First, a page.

The events giving rise to this litigation are uncomplicated. In May 1974, Ward Hauenstein took his Porsche automobile to a service garage to investigate an oil leak. He arranged to do most of the work himself. He was cautioned to be careful with the garage's tools and equipment for his own safety. While repairing the oil leak, he decided to tighten certain bolts under the engine that had a tendency to loosen. An employee of the garage recommended securing the bolts with RC-35. Hauenstein read the label on the bottle and applied the RC-35 without incident.
Because the engine continued to leak oil, Hauenstein returned to the garage the following month. He removed the engine and placed it on a work bench. He thought that the oil leak might be caused by a faulty seal on the engine's oil cooler, so he removed the oil cooler and replaced the seals. He reassembled the oil cooler and decided to secure the bolts with RC-35. When he first attempted to apply the RC-35, nothing appeared. He looked at the nozzle to see if it was obstructed, and he may have wiped it with a rag. He again attempted to apply the RC-35. He leaned over the engine and directed the bottle of RC-35 toward the oil cooler bolts. The oil cooler was between Hauenstein and the bottle of RC-35. The bottle was in a position roughly parallel to the ground and presumably was pointed toward Hauensteins' body, with the nozzle about 12 inches from his face. On this second attempt, *274 he squeezed the bottle more firmly and a quantity of RC-35 entered his eye.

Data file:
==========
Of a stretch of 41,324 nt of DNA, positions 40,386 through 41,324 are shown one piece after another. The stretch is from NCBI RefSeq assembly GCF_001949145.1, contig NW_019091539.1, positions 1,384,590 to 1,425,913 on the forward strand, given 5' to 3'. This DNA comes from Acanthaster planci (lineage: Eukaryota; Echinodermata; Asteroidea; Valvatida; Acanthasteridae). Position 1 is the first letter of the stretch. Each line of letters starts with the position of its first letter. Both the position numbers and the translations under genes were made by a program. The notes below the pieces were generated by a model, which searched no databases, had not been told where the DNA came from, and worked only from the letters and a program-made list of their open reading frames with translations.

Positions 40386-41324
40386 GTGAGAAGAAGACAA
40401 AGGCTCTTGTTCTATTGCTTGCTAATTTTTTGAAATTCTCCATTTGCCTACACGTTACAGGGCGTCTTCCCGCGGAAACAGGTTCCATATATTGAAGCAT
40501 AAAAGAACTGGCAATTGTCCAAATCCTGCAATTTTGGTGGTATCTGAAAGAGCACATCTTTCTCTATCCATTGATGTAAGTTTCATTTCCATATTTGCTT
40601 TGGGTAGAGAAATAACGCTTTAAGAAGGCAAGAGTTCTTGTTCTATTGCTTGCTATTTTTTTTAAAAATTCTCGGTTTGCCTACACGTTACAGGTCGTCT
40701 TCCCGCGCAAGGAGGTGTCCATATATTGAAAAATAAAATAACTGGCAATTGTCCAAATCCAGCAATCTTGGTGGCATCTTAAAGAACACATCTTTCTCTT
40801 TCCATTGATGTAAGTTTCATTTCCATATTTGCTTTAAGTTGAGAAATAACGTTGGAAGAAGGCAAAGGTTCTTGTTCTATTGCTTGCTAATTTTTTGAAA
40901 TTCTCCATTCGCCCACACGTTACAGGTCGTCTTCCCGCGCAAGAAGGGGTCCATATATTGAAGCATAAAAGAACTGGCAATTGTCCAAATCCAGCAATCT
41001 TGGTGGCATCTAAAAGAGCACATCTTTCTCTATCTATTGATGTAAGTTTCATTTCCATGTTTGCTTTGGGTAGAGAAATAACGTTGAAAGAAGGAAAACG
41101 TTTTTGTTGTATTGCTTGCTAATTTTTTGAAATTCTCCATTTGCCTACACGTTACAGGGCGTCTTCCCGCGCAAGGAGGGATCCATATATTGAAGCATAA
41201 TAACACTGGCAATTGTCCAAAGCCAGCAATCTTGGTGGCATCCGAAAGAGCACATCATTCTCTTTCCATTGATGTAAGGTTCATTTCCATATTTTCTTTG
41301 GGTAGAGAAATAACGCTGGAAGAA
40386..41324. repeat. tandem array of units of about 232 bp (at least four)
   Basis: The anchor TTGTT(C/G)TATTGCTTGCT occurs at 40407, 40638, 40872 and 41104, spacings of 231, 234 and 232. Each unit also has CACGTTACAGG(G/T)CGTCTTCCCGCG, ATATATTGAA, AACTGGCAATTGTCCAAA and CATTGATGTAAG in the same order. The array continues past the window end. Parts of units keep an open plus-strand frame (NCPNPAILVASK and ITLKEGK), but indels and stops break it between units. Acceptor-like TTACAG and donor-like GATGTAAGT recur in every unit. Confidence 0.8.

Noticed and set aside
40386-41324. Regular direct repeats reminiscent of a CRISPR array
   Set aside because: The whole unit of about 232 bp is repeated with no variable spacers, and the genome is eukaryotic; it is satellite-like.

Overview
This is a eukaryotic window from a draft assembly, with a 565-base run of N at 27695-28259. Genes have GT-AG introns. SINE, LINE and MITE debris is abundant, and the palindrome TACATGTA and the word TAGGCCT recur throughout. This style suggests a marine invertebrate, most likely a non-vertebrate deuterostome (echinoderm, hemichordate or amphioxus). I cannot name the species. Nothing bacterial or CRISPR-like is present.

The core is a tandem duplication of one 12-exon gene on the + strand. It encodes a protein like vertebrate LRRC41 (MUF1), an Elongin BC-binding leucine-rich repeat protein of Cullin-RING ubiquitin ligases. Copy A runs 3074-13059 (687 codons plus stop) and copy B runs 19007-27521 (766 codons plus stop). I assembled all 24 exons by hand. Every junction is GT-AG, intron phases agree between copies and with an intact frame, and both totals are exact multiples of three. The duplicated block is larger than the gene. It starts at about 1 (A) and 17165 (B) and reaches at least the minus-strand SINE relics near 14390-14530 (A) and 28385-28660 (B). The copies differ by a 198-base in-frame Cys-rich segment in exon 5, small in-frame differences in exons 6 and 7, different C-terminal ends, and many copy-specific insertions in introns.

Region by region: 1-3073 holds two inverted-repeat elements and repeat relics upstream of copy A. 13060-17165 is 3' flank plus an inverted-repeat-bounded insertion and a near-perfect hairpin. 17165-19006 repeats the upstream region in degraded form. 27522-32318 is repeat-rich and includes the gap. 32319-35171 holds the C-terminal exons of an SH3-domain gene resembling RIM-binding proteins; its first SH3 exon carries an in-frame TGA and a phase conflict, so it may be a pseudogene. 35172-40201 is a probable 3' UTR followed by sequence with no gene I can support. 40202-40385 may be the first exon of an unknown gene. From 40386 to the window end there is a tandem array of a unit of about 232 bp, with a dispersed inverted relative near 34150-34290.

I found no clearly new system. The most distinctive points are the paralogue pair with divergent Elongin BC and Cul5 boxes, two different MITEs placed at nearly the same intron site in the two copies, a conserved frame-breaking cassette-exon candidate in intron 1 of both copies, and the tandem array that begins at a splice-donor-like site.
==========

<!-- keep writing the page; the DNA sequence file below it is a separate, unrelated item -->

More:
Hauenstein testified that he thought the nozzle suddenly came off the bottle of RC-35. He stated that he "felt something let loose" as he was squeezing and "thought" he saw the nozzle fly toward his face in the instant before the RC-35 entered his eye. The owner of the garage testified that he "thought" the nozzle was still on the bottle after the accident. Hauenstein was unable to produce the bottle at trial.
RC-35 is advertised only in industrial publications, and it is available only through industrial product distributors. Loctite acknowledges, however, that anyone could buy RC-35 from a distributor.